A not so humble parishioner
A not so humble parishioner
Reply to  Homeless Anglican
20 days ago

It is demonised because there is absolutely no evidence linking the undertaking of such MBA courses and good management and stewardship. I work with lots of senior leaders with MBAs – yet to see any evidence of its value.

FearandTremolo
FearandTremolo
22 days ago

Apropos of the MBA piece, the only good taglines are ones that also work in conversation. The Patriots won six rings with ‘do your job’ as their slogan, because it summaries the entire approach: “we’ll train properly, and do what we have trained to do, and then we’ll score lots of points and that’s the point of sports”.

If the CofE went for, say, ‘we are all God’s children’, that would mean something and be useful. It says something.

Of course, the risk then is that one has to say something 😉

John Davies
John Davies
Reply to  FearandTremolo
22 days ago

Indeed, but that assumes one has something to say, and that it is worth saying…….
Was it Einstein who said it is better to keep quiet, and have people think you a fool, than speak and prove it?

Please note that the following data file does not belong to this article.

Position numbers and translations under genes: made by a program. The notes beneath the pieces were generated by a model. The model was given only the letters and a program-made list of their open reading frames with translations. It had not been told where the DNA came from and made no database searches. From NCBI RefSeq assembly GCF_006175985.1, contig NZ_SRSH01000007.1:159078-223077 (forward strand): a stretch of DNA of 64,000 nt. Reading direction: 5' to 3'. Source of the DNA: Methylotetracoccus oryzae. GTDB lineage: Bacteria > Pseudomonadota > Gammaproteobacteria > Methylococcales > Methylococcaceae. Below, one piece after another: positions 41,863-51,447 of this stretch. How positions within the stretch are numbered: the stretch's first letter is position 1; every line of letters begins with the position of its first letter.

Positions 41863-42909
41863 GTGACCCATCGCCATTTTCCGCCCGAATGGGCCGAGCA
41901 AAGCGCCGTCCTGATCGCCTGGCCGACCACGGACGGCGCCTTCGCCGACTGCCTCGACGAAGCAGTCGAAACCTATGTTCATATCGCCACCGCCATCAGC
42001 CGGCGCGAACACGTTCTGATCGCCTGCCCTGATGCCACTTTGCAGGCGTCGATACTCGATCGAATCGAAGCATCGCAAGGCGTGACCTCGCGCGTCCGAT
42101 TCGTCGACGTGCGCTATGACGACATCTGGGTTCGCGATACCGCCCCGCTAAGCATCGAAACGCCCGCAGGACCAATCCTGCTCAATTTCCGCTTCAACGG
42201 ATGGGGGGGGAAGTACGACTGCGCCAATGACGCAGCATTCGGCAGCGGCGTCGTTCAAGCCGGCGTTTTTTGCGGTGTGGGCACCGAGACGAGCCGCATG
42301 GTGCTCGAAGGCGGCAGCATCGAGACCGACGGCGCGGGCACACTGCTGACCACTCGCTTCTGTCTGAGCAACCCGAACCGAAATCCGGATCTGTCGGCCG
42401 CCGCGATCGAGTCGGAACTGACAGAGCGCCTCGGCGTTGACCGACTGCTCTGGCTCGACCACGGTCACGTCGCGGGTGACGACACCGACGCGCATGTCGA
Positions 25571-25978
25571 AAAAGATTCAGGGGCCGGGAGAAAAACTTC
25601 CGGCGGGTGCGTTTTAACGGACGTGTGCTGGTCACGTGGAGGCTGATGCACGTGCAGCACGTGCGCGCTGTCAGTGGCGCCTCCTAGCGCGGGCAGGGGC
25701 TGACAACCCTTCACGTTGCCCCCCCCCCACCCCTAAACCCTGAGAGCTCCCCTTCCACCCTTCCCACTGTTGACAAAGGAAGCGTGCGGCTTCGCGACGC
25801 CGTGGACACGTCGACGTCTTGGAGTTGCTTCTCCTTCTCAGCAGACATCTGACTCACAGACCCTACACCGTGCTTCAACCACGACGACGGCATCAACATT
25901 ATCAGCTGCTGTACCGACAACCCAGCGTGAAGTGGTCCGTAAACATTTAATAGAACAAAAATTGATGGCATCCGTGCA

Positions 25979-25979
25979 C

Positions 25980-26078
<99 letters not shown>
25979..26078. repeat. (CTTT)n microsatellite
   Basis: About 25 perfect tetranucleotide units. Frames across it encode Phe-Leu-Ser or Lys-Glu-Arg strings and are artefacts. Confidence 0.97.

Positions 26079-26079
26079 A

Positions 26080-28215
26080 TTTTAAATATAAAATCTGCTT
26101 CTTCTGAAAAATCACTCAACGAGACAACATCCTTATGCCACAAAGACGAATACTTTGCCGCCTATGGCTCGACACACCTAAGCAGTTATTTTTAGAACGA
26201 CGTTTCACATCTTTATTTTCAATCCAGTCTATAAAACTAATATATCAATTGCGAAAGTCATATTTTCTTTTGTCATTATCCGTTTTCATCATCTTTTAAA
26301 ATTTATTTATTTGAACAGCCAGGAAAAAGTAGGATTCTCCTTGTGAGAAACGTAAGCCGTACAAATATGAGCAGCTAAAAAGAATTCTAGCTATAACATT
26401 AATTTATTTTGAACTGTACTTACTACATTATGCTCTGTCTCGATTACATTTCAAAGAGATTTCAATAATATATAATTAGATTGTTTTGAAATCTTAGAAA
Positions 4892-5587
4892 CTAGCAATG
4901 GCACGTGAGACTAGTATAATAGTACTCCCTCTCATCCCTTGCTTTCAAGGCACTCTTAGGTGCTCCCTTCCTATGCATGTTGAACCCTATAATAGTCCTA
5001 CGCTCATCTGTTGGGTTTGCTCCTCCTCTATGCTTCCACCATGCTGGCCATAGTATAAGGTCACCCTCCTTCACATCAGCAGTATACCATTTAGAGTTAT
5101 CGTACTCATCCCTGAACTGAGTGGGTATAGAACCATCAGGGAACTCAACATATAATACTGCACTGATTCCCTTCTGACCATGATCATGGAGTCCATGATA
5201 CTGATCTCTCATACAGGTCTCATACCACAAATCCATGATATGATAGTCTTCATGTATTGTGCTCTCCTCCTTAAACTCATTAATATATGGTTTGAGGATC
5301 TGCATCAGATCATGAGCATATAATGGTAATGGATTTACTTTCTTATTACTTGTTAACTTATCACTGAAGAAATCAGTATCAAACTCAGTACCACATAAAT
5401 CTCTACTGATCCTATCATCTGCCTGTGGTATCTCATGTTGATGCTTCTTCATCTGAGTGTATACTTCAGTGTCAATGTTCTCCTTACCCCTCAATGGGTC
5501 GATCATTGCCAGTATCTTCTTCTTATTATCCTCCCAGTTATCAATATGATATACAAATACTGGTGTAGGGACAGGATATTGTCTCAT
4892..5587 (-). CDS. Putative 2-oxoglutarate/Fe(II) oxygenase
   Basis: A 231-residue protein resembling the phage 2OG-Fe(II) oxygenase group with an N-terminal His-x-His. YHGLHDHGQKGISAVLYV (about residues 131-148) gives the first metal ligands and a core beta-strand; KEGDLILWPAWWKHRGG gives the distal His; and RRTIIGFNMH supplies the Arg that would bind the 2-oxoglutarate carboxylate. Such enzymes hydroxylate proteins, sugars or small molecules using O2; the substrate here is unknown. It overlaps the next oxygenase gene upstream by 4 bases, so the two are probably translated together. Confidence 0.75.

Pilgrim
Pilgrim
Reply to  John Davies
22 days ago

Ah… I think that quote may have come from Abraham Lincoln.

Rowland Wateridge
Rowland Wateridge
Reply to  Pilgrim
22 days ago

Other candidates include Mark Twain and St Francis de Sales! But possibly strongest of all, a paraphrase of Proverbs 17:28.

John Davies
John Davies
Reply to  Pilgrim
21 days ago

Well, whoever said it, it is certainly very true

Janet Fife
Janet Fife
Reply to  Pilgrim
21 days ago

I’ve done a bit of research. The quote wasn’t attributed to Lincoln until the 1930s; its first appearance was in 1907 in “Mrs. Goose, Her Book” by Maurice Switzer.

‘It is better to remain silent at the risk of being thought a fool, than to talk and remove all doubt of it.’

Of course, Einstein may have quoted Switzer. That’s how many sayings get misattributed, if quoted by a person more famous than the originator.